He’s the only man to have scored a hat trick in a World Cup final – and for England too! That was over half a century ago – but it’s not all over for Sir Geoff Hurst

Words Adrian Day

When I was growing up, there was one footballer that every kid wanted to be. Every kickabout was stuffed full of Geoff Hurst wannabes. He had done something unbelievable. He had won the (football) World Cup. More unbelievable still, he had done it for England.

The football legend has had to talk about those 120 minutes for the last 50 odd years but that hasn’t diminished his love of the game and he speaks like the 24-year old he was back in 1966.

Today, we are talking about his new goal – to launch his ‘Spirit of 66’ range of gin and whisky, with a proportion of the proceeds supporting Alzheimer and dementia charities.

“I’m keen on supporting them because I’ve been heavily involved the past few years with dementia and the Alzheimer’s Society as some of my World Cup colleagues have passed away with it and, more recently, Bobby Charlton has been diagnosed with it,” he says.

 

Geoff says the Spirit of 66 name is apt. “There hasn’t been anything like that since, and the word spirit – in terms of the spirit of the team – that was instrumental in its success.”

“The camaraderie and spirit of the individual players was essential. It wasn’t just about the quality of the footballers – but strong characters with great spirit and determination. That was essential to our success.” A good message for these times perhaps?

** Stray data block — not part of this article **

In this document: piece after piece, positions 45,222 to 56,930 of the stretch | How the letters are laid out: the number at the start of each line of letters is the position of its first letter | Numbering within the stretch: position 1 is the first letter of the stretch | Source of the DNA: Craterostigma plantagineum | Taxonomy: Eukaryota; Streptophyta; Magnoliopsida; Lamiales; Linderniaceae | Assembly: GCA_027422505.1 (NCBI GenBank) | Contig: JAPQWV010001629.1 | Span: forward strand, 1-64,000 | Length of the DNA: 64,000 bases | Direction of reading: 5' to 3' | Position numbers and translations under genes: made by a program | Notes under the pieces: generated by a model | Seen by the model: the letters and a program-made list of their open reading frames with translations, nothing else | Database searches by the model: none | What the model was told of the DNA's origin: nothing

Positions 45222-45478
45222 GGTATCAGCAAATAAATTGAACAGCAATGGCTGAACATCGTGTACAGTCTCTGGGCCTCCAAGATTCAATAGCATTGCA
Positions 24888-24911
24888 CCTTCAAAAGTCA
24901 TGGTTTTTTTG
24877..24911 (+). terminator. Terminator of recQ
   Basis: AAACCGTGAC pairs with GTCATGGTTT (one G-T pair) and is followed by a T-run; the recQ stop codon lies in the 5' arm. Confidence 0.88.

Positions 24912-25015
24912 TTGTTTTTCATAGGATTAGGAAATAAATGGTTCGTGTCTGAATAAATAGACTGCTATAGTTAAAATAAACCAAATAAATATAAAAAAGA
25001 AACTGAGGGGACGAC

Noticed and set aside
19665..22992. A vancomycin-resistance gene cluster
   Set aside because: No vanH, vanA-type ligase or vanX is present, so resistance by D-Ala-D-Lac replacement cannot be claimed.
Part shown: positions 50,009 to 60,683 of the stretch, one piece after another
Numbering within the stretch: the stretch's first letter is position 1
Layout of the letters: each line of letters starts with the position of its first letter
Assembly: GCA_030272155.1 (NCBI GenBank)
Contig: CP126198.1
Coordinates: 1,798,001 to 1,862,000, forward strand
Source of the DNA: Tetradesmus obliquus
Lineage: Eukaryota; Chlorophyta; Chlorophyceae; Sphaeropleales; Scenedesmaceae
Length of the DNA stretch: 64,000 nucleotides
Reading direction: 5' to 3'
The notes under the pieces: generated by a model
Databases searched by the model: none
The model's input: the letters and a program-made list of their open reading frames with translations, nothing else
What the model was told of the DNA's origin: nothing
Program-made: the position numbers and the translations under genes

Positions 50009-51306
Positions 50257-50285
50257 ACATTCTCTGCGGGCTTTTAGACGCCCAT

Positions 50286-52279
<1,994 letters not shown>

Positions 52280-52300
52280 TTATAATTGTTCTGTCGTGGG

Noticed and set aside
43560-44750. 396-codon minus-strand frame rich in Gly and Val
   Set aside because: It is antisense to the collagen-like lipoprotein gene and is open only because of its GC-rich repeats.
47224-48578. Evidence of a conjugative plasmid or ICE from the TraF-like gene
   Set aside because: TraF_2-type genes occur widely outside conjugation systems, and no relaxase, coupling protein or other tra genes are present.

“Yes, we’ve all got to work together and get through this,” he agrees.

The two spirits look set to be real collectors’ items as just 1,966 bottles of each have been produced, with each label being personally signed by him. Geoff says: “It’s the kind of whisky that can be stored and can be an investment. And that’s something that’s interesting for whisky collectors.”

The signing of around 4,000 labels was a bit of a task and led to other considerations: “I’ve got to look reasonably well – there’s that bloody picture of me scoring that winning goal on the front of those bottles so they are going to be hugely disappointed if they see me and say, ‘good God, he’s cracked up’,” he laughs.

“The labels were all on a roll so my wife was holding the roll and as I signed them, I undid the roll and they spilled all across my living room.”

Collectable they might well be. As Geoff says about England’s World Cup win: “There’s not a bigger story in English sport. It’s easily the biggest event television wise – still today, it’s beaten all the royal weddings. “I think over 30 million watched it in ’66 and that’s incredible when you consider that in those medieval times a lot of people didn’t have televisions.

“The audience is still the biggest, with a great percentage of the general public not having TVs then. People in the high street would be looking through Radio Rentals – the company that sold TVs – standing on the pavement watching it.”

Those were certainly different times and footballers were less cosseted than today’s stars but Geoff has fond memories of Mayfair from back in the day.

“I’D BEEN TO DANNY LA RUE’S CLUB IN HANOVER SQUARE ABOUT SIX MONTHS EARLIER – IT STUCK IN MY MIND”